On the Obama side, I watched Mr. Obama and I watched him during this seven-week period. And he displayed a steadiness, an intellectual curiosity, a depth of knowledge and an approach to looking at problems like this and picking a vice president that, I think, is ready to be president on day one ...

    I also believe that on the Republican side over the last seven weeks, the approach of the Republican Party and Mr. McCain has become narrower and narrower. Mr. Obama, at the same time, has given us a more inclusive, broader reach into the needs and aspirations of our people. He's crossing lines -- ethnic lines, racial lines, generational lines ...

    And I've also been disappointed, frankly, by some of the approaches that Senator McCain has taken recently ... This Bill Ayers situation that's been going on for weeks became something of a central point of the campaign. But Mr. McCain says that he's a washed-out terrorist. Well, then, why do we keep talking about him?

    And why do we have these robocalls going on around the country trying to suggest that, because of this very, very limited relationship that Senator Obama has had with Mr. Ayers, somehow, Mr. Obama is tainted. What they're trying to connect him to is some kind of terrorist feelings. And I think that's inappropriate ...

    And the [Republican] party has moved even further to the right, and Governor Palin has indicated a further rightward shift. I would have difficulty with two more conservative appointments to the Supreme Court, but that's what we'd be looking at in a McCain administration ...

    So, when I look at all of this ... I come to the conclusion that because of his ability to inspire, because of the inclusive nature of his campaign, because he is reaching out all across America ... I think he is a transformational figure. He is a new generation coming into the world -- onto the world stage, onto the American stage, and for that reason I'll be voting for Senator Barack Obama ...

    MR. BROKAW: I want to ask you about your own role in the decision to go to war in Iraq. Barack Obama has been critical of your appearance before the United Nations at that time. Bob Woodward has a new book out called "The War Within," and here's what he had to say about Colin Powell and his place in the administration: "Powell ... didn't think (Iraq) was a necessary war, and yet he had gone along in a hundred ways, large and small ..."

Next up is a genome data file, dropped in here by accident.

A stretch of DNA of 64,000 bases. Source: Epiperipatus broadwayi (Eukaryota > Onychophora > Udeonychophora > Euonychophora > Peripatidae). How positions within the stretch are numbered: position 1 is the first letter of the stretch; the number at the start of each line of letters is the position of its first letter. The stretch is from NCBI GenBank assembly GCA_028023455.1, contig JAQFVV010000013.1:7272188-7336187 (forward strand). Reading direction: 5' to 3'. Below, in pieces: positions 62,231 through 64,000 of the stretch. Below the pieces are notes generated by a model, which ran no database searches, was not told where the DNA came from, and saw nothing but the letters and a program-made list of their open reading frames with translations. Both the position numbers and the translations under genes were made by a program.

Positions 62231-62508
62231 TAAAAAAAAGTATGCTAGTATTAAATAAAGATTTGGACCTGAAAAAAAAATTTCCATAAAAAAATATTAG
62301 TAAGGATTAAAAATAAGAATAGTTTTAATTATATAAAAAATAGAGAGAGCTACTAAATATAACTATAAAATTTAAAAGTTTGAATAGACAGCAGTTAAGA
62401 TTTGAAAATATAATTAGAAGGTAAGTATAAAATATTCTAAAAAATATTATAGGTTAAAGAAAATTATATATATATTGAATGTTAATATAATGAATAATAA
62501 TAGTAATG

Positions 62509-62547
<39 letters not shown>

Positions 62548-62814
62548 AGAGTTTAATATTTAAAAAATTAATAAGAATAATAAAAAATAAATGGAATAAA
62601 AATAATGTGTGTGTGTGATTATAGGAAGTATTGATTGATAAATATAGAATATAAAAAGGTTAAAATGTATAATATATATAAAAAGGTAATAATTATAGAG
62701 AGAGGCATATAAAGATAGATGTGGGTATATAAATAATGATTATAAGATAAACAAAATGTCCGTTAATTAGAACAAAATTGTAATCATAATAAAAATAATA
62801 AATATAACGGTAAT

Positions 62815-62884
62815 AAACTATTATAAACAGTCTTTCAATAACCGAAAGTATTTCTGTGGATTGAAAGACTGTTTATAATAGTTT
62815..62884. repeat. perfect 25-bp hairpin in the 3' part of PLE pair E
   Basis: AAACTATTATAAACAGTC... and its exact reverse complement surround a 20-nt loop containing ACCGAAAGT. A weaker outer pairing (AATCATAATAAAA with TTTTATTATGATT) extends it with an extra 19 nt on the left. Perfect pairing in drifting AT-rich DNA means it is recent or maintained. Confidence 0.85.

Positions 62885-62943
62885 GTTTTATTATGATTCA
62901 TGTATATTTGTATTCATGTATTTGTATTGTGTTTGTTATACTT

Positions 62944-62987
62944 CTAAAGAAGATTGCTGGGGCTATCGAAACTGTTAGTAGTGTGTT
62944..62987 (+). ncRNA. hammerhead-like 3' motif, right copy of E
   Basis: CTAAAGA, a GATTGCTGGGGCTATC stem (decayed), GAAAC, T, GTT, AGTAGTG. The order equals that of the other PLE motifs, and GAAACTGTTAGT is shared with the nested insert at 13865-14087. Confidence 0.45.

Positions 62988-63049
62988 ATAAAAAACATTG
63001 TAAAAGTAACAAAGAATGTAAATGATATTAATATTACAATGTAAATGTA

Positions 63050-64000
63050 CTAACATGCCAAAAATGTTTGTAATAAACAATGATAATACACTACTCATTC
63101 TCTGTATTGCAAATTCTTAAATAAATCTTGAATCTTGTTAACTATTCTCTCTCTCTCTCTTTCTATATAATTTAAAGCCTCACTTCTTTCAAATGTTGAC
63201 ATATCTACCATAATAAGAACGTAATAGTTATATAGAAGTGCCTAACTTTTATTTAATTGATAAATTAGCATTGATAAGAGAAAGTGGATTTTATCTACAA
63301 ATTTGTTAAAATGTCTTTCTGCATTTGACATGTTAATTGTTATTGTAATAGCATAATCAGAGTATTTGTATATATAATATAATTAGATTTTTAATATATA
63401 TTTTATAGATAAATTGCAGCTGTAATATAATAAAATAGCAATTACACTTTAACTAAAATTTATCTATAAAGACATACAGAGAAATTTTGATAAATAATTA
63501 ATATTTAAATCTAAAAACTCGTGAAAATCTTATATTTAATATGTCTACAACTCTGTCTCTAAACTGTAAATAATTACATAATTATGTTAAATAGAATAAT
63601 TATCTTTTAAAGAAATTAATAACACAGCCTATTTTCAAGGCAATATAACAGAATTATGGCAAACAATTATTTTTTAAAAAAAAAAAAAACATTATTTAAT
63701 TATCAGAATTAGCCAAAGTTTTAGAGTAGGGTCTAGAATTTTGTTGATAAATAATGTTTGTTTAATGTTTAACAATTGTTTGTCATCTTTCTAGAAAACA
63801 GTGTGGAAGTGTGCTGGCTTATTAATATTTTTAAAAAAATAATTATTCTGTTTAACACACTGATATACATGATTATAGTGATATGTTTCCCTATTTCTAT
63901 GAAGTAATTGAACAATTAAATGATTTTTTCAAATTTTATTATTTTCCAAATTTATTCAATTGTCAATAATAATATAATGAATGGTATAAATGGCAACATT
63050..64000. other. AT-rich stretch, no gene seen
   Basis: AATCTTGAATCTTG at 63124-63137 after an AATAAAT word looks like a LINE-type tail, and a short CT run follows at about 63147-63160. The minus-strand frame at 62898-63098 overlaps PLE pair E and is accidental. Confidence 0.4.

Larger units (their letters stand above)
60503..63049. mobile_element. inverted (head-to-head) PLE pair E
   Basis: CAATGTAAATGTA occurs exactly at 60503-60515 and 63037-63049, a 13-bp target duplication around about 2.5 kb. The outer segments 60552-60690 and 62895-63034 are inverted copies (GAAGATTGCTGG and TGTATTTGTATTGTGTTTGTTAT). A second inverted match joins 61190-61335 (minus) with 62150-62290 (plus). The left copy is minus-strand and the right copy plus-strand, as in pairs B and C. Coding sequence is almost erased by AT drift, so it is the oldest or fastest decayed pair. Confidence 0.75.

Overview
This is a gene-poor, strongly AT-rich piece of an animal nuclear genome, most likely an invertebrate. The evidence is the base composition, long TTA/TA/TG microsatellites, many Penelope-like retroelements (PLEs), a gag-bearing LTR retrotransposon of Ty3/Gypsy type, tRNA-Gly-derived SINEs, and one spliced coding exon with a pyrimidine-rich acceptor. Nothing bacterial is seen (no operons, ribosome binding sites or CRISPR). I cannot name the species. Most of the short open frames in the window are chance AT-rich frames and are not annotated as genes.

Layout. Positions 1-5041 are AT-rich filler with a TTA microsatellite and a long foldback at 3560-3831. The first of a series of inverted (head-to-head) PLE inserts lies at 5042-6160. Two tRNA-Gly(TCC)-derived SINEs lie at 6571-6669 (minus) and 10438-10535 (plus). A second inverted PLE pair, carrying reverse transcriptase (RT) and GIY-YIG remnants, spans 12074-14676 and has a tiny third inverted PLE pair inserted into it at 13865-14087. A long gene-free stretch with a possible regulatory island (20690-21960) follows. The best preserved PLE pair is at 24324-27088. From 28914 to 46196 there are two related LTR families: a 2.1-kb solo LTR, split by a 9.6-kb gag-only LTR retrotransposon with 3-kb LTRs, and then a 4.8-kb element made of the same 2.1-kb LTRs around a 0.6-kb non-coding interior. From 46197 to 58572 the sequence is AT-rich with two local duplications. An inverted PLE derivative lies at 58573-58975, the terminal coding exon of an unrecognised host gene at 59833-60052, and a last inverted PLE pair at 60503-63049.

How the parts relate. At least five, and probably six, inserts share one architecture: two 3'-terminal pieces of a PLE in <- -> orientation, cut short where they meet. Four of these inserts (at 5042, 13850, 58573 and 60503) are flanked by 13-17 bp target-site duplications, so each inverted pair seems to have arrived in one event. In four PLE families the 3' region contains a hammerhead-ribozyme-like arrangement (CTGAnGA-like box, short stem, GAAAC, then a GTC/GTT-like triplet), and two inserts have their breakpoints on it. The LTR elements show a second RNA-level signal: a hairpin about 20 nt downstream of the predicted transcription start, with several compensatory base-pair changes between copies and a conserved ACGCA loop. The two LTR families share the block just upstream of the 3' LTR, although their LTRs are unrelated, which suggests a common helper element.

What's the lesson in all of that for a ... new secretary of state or for a new national security adviser, based on your own experience?

    GEN. POWELL: ... I thought the evidence was there. And it is not just my closing of the whole deal with my U.N. speech. I know the importance of that speech, and I regret a lot of the information that the intelligence community provided us was wrong ...

    It was easy to get to Baghdad, but then we forgot that there was a lot more that had to be done. And we didn't have enough force to impose our will in the country or to deal with the insurgency when it broke out, and that I regret ...

    [General Eric Shinseki ... When questioned during a hearing before the Senate in 2003, the Kauai-born West Point graduate gave a straightforward assessment that several hundred thousand soldiers would be needed to stabilize Iraq after an invasion. His prescient judgment was ridiculed by then-Defense Secretary Donald Rumsfeld, among others. The general then found himself marginalized until he retired -- so much for Bush listening to the advice of those "on the ground."]

    MR. BROKAW: Removing the weapons of mass destruction from the equation, because we now know that they did not exist, was it then a war of necessity or just a war of choice?

    GEN. POWELL: Without the weapons of mass destruction present, as conveyed to us by the intelligence community in the most powerful way, I don't think there would have been a war ...

    MR. BROKAW: Finally, if Senator Obama is elected president, will there be a place for Colin Powell in that administration? Maybe as the ambassador at large in Africa or to take on the daunting task of resolving the Israeli/Palestinian issue?

    GEN. POWELL: ... I have always said if a president asks you to do something, you have to consider it. But I am in no way interested in returning to government. But I, of course, would sit and talk to any president who wishes to talk to me ...''

    Top -- Home

    [Timeline of the Credit Crisis to 10-22-08]

    ARTICLE from Mother Jones, 7-1-08, July/August 2008 Issue, By Nomi Prins

    ``Where Credit Is Due: A Timeline of the Mortgage Crisis

    1913: Federal Reserve Act creates national banking system ...